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Instruments shown here conduct a high-resolution measurement campaign at the Nevada Solar One facility. Photo courtesy of Shashank Yellapantula, NREL

Clean Power

Understanding the Impact of Wind Conditions on Concentrating Solar Power Structures

NREL Embarks on Two-Year, SETO-Funded Computational Modeling Project

High wind loads increase structural design costs of concentrating solar power (CSP) collector structures, such as heliostats and parabolic troughs. In a new two-year project, the National Renewable Energy Laboratory (NREL) will work with the Department of Energy Office of Energy Efficiency and Renewable Energy’s Solar Energy Technologies Office (SETO) to conduct two comprehensive at-scale field measurements of atmospheric turbulent wind conditions and the resulting wind loads on CSP structures. The data sets will be used to develop and validate computational models that will be made publicly available to the CSP community.

Previous studies have relied on data from wind tunnels that do not adequately capture the dynamic effects observed at scale. In recent projects over the past two years, NREL has leveraged more than two decades of wind-energy modeling expertise to conduct at-scale field measurements to characterize the turbulent wind conditions at the Nevada Solar One parabolic trough CSP facility located near Las Vegas. The high-resolution measurements to be collected through the new project will be used to further validate the high-fidelity computational models that have been developed at NREL.

A met mast characterizes wind wakes surrounding parabolic troughs. Photo courtesy of Shashank Yellapantula, NREL

“The team is composed of members from all over the lab who are working seamlessly to make sure this important project is successful and provides critical information to the CSP plant developers and operators,” said Shashank Yellapantula, a research engineer in NREL’s Computational Science Center.

Yellapantula has been a part of two previously funded SETO projects as well as this recently launched two-year effort. He has developed and validated wind-loading simulation models for parabolic troughs that have resulted in peer-reviewed publications. He will be responsible for development of computationally efficient models that can be transitioned to industry at the end of this project.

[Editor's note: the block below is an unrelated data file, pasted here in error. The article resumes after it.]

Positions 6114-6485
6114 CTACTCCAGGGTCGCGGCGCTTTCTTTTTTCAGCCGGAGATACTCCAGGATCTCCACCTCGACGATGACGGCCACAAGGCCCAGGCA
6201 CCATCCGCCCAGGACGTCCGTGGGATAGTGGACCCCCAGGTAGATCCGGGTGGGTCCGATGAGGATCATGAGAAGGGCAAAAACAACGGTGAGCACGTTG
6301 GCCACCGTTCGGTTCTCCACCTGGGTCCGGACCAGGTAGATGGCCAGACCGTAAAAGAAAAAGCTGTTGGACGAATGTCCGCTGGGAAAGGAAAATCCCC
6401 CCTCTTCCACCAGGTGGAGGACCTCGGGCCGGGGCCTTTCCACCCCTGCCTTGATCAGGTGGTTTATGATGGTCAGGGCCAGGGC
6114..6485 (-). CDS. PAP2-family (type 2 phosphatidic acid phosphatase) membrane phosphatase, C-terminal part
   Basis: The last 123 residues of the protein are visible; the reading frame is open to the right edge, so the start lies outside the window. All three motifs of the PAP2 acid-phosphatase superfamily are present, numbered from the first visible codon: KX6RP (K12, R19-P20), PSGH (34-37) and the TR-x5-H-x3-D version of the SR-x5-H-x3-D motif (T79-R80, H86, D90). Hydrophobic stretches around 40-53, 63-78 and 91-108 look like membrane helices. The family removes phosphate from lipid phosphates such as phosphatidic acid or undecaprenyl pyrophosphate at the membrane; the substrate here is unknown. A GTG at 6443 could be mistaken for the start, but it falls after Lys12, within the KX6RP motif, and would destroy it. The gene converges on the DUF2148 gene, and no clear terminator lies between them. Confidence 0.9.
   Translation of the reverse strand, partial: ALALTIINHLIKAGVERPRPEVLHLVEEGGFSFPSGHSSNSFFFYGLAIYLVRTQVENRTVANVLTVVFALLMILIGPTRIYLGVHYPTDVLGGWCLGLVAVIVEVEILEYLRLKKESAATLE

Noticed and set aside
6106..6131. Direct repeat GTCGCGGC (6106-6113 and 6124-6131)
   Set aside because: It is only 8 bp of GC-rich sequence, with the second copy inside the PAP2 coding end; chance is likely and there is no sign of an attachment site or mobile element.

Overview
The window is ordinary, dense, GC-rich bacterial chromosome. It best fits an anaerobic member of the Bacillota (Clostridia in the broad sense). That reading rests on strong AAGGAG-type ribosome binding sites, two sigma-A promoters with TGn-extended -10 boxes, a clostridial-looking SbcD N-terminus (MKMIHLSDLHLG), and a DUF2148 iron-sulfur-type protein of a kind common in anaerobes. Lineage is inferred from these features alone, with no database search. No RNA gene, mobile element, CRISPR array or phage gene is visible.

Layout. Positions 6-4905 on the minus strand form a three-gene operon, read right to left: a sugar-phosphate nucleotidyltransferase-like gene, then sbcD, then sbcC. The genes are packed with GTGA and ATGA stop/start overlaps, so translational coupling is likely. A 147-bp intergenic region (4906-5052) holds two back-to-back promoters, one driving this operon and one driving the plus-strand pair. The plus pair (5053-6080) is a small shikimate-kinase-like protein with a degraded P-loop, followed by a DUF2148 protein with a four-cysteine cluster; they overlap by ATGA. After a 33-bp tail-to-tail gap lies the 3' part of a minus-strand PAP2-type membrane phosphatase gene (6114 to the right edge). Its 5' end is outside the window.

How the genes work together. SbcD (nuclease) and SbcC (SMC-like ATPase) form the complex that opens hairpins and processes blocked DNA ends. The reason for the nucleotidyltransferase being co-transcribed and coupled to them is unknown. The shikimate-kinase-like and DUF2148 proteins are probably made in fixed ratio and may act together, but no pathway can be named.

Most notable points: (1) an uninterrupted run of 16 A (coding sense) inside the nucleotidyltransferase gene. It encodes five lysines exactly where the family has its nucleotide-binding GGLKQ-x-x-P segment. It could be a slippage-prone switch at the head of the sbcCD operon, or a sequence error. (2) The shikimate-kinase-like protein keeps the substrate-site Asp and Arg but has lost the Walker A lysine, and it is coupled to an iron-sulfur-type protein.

“I look forward to working with my colleagues from the Computational Science and National Wind Technology centers,” said Mark Mehos, NREL’s Thermal Energy Systems group manager within the Center for Energy Conversion & Storage Systems. “Significant funding from the Wind Energy Technologies Office has led to the development of high-fidelity computational fluid-dynamic models and instruments for on-site wind assessment. Leveraging these dollars to support the CSP community benefits all involved and should be a model for future collaboration.”

In addition to the NREL team, there are several industry partners and stakeholders that will serve as advisors to ensure that the project remains relevant to the industry. These partners include Schlaich Bergermann Partner (SBP), Solar Dynamics, Acciona Energy, and the Australian Solar Thermal Research Institute (ASTRI). The NREL team and Acciona engineers are currently coordinating the wind measurement campaign at Acciona’s Nevada Solar One facility.

For basics on concentrating solar-thermal power or for more on NREL’s CSP work, visit www.nrel.gov/csp.

Article courtesy of National Renewable Energy Laboratory.

 
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